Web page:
Bradycardia 1. Slow (absolute bradycardia 150 bpm, prepare for immediate cardioversion. B. Rate-related signs and symptoms seldom occur at rates < 150 bpm. May consider brief trial of medications based on specific arrhythmias. Immediate cardioversion is generally not needed if heart rate is 48 hours duration, use agents to convert rhythm with extreme caution in patients not receiving adequate anticoagulation because of possible embolic complications. 2. Preserved cardiac function: use only one of the following agents: calcium channel blockers or beta-blockers. 3. Impaired heart (EF45


0.5-3 mcg/kg/min

Blunt Hypertensive Response to Intubation


Fentanyl Dosing Indication

Initial Dose Supplemen Continuou tal Dose s Infusion

Premedicatio n

25-100 mcg

Sedation (minor


0.5-2 mcg/kg

Adjunct to GA

2-50 mcg/kg


General Anesthesia

50-150 mcg/kg





Initial Dose Supplemen Continuou tal Dose s Infusion

Postoperative Analgesia

0.5-1.5 mcg/kg

Sufentanil Dosing Indication


Mainten ance


GA: Minor Procedures

1-2 mcg/kg

10-25 mcg

GA: Moderate Procedures

2-8 mcg/kg


0.3-1.5 mcg/kg/hr

GA: Major Procedures

8-30 mcg/kg


0.5-1.5 mcg/kg/hr

Common Parenteral Opioids Drug

Equianalgesic Dose (mg)

Adult Dose



50-150 mg q2-4 hr



2-20 mg q2-6 hr



1-4 mg/dose q4-6 hr



1-2 mcg/kg q30-60 min

Opioids Agonist-Antagonist Drug

Adult Dosing

Pediatric Dosing

Buprenorphine (Buprenex)

0.4 mg IV q 4-6 hr

0.004 mg/kg IV q 6­ 8 hr

Butorphanol (Stadol) 0.5-2 mg IV q 3-4 hr

Not recommended

Dezocine (Dalgan)

2.5-10 mg IV q 2­ 4 hr

Nalbuphine (Nubain)

10 mg IV q 3-4 hr 0.1 mg/kg IV q 3-4 hr

Pentazocine (Talwin) 50 mg PO q 4-6 hr

Not recommended

Common Oral Opiates



Codeine/Aspirin Empirin #3 (30 mg/325 mg) Empirin #4 (60 mg/325 mg)

Adult: 1-2 tabs q4-6 hr

Codeine/Aspirin/Bultabital/Caffeine Fiorinal (30 mg/325 mg/50 mg/40 mg)

Adult: 1-2 tabs q4-6 hr

Codeine/Tylenol Tylenol #2 (15 mg/300 mg) Tylenol #3 (30 mg/300 mg) Tylenol #4 (60 mg/300 mg)

Adult: 1-2 tabs q4-6 hr

Codeine/Tylenol/Bultabital/Caffeine Fioricet (30 mg/325 mg/50 mg/40 mg)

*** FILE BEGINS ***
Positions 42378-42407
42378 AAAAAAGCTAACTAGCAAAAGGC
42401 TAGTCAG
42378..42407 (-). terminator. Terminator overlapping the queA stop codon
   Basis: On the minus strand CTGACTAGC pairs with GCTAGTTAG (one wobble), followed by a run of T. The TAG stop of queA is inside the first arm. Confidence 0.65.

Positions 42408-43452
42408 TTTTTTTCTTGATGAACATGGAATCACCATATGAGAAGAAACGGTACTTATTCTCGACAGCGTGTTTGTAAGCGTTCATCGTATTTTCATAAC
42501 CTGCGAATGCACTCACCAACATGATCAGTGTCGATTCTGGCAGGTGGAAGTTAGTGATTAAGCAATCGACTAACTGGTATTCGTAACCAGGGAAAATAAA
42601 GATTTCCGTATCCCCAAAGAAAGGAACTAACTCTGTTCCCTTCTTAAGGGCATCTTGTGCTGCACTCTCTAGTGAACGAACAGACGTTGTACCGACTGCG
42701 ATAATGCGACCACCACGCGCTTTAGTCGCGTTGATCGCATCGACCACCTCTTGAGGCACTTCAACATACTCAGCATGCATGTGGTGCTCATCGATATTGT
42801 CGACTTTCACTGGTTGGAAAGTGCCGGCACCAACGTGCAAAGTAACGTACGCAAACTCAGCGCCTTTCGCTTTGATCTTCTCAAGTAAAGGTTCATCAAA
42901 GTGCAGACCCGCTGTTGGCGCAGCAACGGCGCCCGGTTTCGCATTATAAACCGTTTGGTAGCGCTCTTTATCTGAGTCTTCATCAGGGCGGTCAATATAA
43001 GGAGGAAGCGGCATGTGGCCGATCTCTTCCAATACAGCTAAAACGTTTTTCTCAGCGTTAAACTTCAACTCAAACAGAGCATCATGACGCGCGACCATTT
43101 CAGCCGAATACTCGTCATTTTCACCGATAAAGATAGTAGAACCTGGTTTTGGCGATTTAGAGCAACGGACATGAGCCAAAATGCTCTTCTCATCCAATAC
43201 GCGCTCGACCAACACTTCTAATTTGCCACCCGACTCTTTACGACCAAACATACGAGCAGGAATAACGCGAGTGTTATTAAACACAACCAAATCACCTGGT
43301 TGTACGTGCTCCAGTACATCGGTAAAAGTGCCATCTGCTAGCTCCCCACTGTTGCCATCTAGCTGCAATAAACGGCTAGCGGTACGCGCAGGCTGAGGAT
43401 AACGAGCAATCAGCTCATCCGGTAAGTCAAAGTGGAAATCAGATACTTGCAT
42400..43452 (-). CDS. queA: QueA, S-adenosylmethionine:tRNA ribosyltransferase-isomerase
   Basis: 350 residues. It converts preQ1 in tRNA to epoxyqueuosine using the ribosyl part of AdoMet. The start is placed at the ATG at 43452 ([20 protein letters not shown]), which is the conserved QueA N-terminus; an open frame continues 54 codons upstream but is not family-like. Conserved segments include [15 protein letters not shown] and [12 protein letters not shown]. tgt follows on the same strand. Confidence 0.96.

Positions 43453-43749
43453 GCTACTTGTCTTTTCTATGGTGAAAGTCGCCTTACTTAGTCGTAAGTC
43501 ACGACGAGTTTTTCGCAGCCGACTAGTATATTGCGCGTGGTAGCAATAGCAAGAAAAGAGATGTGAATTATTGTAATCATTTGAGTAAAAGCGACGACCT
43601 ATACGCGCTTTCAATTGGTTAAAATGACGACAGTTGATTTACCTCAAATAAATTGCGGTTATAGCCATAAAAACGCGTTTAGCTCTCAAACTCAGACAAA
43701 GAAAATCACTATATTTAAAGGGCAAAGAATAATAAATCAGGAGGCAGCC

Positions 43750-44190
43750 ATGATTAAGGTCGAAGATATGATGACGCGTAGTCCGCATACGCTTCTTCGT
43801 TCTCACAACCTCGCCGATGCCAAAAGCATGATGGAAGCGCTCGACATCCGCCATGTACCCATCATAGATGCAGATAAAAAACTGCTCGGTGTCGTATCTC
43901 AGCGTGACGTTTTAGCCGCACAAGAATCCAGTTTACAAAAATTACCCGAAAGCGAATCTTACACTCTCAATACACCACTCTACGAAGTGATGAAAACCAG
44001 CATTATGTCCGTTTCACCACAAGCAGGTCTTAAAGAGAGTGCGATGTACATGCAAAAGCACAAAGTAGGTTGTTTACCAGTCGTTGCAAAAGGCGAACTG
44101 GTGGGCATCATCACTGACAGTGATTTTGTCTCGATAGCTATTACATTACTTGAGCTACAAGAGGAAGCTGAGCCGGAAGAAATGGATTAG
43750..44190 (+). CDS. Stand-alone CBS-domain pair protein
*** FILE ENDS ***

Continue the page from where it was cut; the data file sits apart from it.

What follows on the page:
Adult: 1-2 tabs q4-6 hr

Hydrocodone/Aspirin Lortab ASA (5mg/500 mg)

Adult: 1-2 tabs q4-6 hr

Hydrocodone/Ibuprofen Vicoprofen (7.5 mg/200 mg)

Adult: 1-2 tabs q4-6 hr

Hydrocodone/Tylenol Lorcet-HD (5 mg/500 mg) Lorcet Plus (7.5 mg/750 mg) Lorcet (10 mg/650 mg) Lortab (2.5 mg/500 mg) Lortab (5 mg/500 mg) Lortab (7.5 mg/500 mg) Lortab (10 mg/500 mg) Norco (5 mg/325 mg) Norco (7.5 mg/325 mg) Norco (10 mg/325 mg) Vicodin (5 mg/500 mg) Vicodin ES (7.5 mg/750 mg) Vicodin HP (10 mg/660 mg)

Adult (5 mg): 1-2 tab q4­

6 hr

Adult (7.5 mg): 1 tab q4­

6 hr

Adult (10 mg): 1 tab q4-6


Hydromorphone Dilaudid (1, 2, 3, 4 mg)

Adult: 1-4 mg PO q4-6 hr Ped: 0.03-0.08 mg/kg q4-6 hr

Levorphanol Levo-Dromoran (2 mg)

Adult: 1 tab PO q6-8 hr

Meperidine Demerol (50, 100 mg)

Adult: 1-2 tabs PO Q4-6 hr



Methadone Dolophine (5, 10 mg)

Adult: 2.5-10 mg PO q34 hr

Morphine (Immediate Release) Tabs: 10, 15, 30 mg Caps: 15, 30 mg

Adult: 1-2 tabs PO q3-4 hr

Morphine CR (Controlled Release) MS Contin (15, 30, 60, 100, 200 mg)

Adult: q12 hr dosing

Morphine ER (Extended Release) Avinza (30, 60, 90, 120 mg)

Adult: q12-24 hr dosing

Morphine SR (Sustained Release) Oramorph SR (15, 20, 60, 100 mg)

Adult: q12 hr dosing

Oxycodone/Oxycodone terephthalte/Aspirin Percodan (4.5 mg/0.38 mg/325 mg)

Adult: 1-2 tabs q4-6 hr

Oxycodone/Tylenol Percocet (2.5 mg/325 mg) Percocet (5 mg/325 mg) Percocet (7.5 mg/325 or500 mg) Percocet (10 mg/325 or 650 mg)

Adult: 1-2 tabs q4-6 hr

Oxycodone Controlled Release OxyContin (10, 20, 40, 80, 160 mg)

Adult: q12 dosing

Pentazocine/Aspirin Talwin Compound (12.5 mg/325 mg)

Adult: 1-2 tabs q4-6 hr

Pentazocine/Naloxone Talwin Nx (50 mg/5 mg)

Adult: 1-2 tabs q3-4 hr

Pentazocine/Tylenol Talacen (25 mg/650 mg)

Adult: 1 tab q4-6 hr

Propoxyphene Darvon (65 mg)

Adult 1-2 tabs q4-6 hr

Propoxyphene/Aspirin/Caffeine Darvon C-65 (65 mg/389 mg/32.4 mg)

Adult: 1-2 tabs q4-6 hr

Propoxyphene Napyslate Darvon-N (100mg)

Adult: 1-2 tabs q4-6 hr

Propoxyphene Napyslate/Tylenol Darvocet N50 (50 mg/325 mg) Darvocet N100 (100 mg/325 mg)

Adult: 1-2 tabs q4-6 hr

Tramadol Ultram (50 mg)

Adult: 1-2 tabs q4-6 hr

Tramadol/Tylenol Ultracet (37.5 mg/325 mg)

Adult 1-2 tabs q4-6 hr

Opioids Antagonist 1. Naloxone (Narcan) A. Pure opioids antagonists: administration results in displacement of opioids agonists from opioids receptors. B. Peak effects seen in 1-2 minutes; duration approximately 30 minutes. C. Side effects 1. Pain: may lead to abrupt onset of pain. 2. Sudden antagonism can activate the sympathetic nervous system, resulting in cardiovascular stimulation. D. Dosage 1. Bolus: adult: 0.04 mg IV in titrated bolus every 2­ 3 minutes until the desired effect; ped: 1-4 mcg/kg titrated. 2. Continuous infusion: 5 mcg/kg/hr IV, will prevent respiratory depression without altering the analgesia produced by neuraxial opioids.